Chapter 22: Nonproliferation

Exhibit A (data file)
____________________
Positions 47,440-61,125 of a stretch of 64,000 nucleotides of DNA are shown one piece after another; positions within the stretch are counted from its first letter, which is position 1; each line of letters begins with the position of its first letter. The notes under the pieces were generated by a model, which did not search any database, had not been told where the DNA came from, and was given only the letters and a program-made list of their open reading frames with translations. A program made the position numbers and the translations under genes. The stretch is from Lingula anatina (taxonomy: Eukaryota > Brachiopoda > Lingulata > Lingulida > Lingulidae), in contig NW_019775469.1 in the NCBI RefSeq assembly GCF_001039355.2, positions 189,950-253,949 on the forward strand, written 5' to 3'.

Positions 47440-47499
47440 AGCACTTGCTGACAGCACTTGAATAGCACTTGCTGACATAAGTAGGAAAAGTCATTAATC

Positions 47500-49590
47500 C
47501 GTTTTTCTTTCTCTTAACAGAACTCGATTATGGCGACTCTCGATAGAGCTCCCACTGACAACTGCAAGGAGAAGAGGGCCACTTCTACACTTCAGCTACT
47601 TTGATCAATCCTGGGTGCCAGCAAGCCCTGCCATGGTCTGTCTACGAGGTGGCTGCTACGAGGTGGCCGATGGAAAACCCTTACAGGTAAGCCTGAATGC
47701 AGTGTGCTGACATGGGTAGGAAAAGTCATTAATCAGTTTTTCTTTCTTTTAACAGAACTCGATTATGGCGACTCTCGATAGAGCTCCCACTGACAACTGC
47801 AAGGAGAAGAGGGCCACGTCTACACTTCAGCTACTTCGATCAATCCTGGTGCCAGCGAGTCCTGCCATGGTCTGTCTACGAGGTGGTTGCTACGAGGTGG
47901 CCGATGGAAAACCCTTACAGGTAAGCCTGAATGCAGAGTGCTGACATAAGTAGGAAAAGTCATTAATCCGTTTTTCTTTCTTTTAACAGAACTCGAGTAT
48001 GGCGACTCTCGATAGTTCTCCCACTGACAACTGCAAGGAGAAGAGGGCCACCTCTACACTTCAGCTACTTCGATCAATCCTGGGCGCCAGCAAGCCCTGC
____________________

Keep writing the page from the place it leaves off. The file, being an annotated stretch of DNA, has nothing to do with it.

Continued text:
Nuclear nonproliferation is central to global security governance and will remain so in the foreseeable future. Since the demise of the Cold War, vertical proliferation – the increase in number, quality and dispersion of nuclear weapons by recognized nuclear weapon states – has become of less concern. In contrast, horizontal proliferation – the spread of nuclear weapons to non-nuclear weapon states and/or non-state actors not yet possessing them – has attracted much more attention. The 11 September attacks, the ‘nuclear renaissance’ – a tide of new nuclear power programs in recent years – and the Fukushima nuclear accident have raised the spectre of ‘nuclear terrorism’ and/or new and ‘less responsible nuclear (weapon) states’. This chapter focuses on the dynamic development of nuclear (non)proliferation governance without denying the importance of the determined efforts to prevent the spread of chemical and biological weapons as well as ballistic missiles to deliver them (Cirincione et al. 2005; Busch and Joyner 2009). Arguably, each class of weapons of mass destruction is inherently different: some are relatively easy to produce and hard to detect when used (biological and to some degree chemical weapons) but even harder to deliver effectively for military and/or political purposes; others (nuclear weapons) are hard to make and deliver but very effective politically (and perhaps also militarily) even if not used (for deterrence) (Perkovitch 2004). This chapter does not attempt to fully explain the emergence, persistence and deficits of the current nonproliferation security governance scheme (Findlay 2011).
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